SpaceX sets Hyperloop II contest for August

Hyperloop pod racer

The UW Hyperloop team’s sleek pod racer is unveiled at an Eastlake lab building amid the glow of purple spotlights. (GeekWire Photo / Taylor Soper)

SpaceX’s second Hyperloop competition for student-led teams is coming up in August, with the University of Washington’s crew listed among two dozen contestants.

Hyperloop Pod Competition II, set for Aug. 25-27 at SpaceX’s test track in Hawthorne, Calif., follows up on the first round of pod races that took place in January. The mile-long, low-pressure tube is designed to simulate high-speed transit trips on a scaled-down basis.

Elon Musk, the billionaire CEO of SpaceX and Tesla, came up with the Hyperloop concept four years ago as a means of getting from, say, San Francisco to Los Angeles in just a little more than a half-hour.

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Star Wars alert: First trailer for ‘Last Jedi’

Did you feel a disturbance in the Force? As if millions of Star Wars fans suddenly cried out in delight? That upswing in the midichlorian count was caused by the release of the first online trailer for “Star Wars: The Last Jedi,” teasing us with the silhouette and voice of Mark Hamill as Luke Skywalker.

The two-minute clip was released today in conjunction with a weekend-long Star Wars Celebration in Orlando, Fla.

Without getting too spoilery, let’s just say that the trailer picks up the story where the previous installment, “The Force Awakens,” left off. Skellig Michael, an island off the coast of Ireland that served as a monastic redoubt centuries ago, comes in for a lot of screen time.

Daisy Ridley, who was introduced as a swashbuckling rebel named Rey in the previous film, also gets a lot of screen time in the trailer. Skywalker is clearly giving Rey counsel on the Jedi ways, but apparently not the counsel she was hoping for.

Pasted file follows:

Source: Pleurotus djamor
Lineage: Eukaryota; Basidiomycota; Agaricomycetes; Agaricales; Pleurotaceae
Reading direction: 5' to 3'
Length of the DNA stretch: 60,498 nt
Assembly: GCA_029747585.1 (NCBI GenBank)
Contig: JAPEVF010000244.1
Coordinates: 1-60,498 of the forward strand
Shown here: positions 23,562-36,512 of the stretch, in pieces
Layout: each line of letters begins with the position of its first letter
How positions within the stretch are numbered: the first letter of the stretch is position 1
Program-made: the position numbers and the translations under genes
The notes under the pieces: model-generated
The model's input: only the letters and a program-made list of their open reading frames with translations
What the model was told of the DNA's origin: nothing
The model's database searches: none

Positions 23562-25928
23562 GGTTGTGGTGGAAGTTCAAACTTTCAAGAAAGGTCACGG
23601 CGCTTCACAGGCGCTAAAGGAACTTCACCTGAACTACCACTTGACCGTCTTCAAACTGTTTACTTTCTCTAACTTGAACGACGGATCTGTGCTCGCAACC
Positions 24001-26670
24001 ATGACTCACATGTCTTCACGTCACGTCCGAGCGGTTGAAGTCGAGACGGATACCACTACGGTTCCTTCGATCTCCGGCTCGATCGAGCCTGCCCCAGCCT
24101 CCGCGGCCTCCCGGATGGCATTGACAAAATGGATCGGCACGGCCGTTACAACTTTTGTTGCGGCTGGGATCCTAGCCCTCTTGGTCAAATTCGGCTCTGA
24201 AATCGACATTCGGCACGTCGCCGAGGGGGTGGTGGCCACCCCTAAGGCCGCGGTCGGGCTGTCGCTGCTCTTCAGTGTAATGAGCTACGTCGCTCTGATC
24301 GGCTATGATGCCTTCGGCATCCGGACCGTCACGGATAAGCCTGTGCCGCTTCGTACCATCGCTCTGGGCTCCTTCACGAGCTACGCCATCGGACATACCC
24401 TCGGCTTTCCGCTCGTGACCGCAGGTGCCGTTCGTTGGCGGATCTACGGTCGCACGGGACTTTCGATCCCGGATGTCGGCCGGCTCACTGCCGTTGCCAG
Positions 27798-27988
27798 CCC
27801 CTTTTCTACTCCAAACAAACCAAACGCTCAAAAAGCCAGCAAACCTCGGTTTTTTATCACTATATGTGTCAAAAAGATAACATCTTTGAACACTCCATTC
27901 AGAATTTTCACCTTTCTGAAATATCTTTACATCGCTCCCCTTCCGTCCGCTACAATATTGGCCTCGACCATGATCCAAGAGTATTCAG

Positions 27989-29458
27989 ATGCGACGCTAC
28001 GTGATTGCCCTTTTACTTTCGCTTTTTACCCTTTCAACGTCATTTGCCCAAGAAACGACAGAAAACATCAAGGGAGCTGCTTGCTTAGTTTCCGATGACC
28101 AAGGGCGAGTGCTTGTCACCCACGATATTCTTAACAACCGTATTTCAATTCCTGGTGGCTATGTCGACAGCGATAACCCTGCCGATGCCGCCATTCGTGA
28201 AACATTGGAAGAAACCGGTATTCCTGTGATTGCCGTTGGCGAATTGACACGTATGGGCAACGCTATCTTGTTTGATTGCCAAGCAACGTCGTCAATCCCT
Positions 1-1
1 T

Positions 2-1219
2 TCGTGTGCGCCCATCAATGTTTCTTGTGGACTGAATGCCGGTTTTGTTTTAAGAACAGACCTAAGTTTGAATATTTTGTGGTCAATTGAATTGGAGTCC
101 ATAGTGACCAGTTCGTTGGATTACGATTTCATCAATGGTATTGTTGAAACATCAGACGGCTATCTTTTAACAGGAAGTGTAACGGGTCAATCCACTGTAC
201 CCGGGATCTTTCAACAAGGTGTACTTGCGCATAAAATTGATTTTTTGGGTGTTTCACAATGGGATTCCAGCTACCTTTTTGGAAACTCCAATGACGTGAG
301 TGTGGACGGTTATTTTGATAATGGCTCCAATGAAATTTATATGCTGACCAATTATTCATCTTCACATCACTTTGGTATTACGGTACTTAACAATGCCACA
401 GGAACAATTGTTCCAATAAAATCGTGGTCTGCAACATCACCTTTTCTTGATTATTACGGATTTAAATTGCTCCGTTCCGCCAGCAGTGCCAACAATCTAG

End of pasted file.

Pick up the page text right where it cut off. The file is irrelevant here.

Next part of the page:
“I only know one truth,” we hear Hamill saying in a gravelly voice, worlds away from the boyish tone he had 40 years ago in the very first Star Wars movie. “It’s time for the Jedi … to end.”

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Hubble sees more signs of Europa’s water

Europa plumes

These composite images show a suspected plume of material erupting two years apart from the same location on Jupiter’s icy moon Europa. Both plumes, photographed in ultraviolet light by Hubble, were seen in silhouette as the moon passed in front of Jupiter. (NASA / ESA / STScI / USGS)

Scientists say Europa, a mysterious moon of Jupiter, has shown fresh signs of watery plumes that may hint at a habitable environment beneath the ice.

Last year, the Hubble Space Telescope picked up observations of what appeared to be a plume of watery material, emanating from the same area where a plume was spotted in 2014.

The most recent plume rises about 62 miles (100 kilometers) above Europa’s surface, which is twice as high as the earlier plume.

The source of the activity is an unusually warm region of ice that appears to be crisscrossed by cracks, based on pictures captured in the late 1990s by NASA’s Galileo spacecraft.

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Elon Musk sets timetable for Tesla trucks

Tesla Semi concept

An artist’s conception provides a speculative view of what the Tesla Semi might look like. (Jan Peisert Illustration / Peisert Design)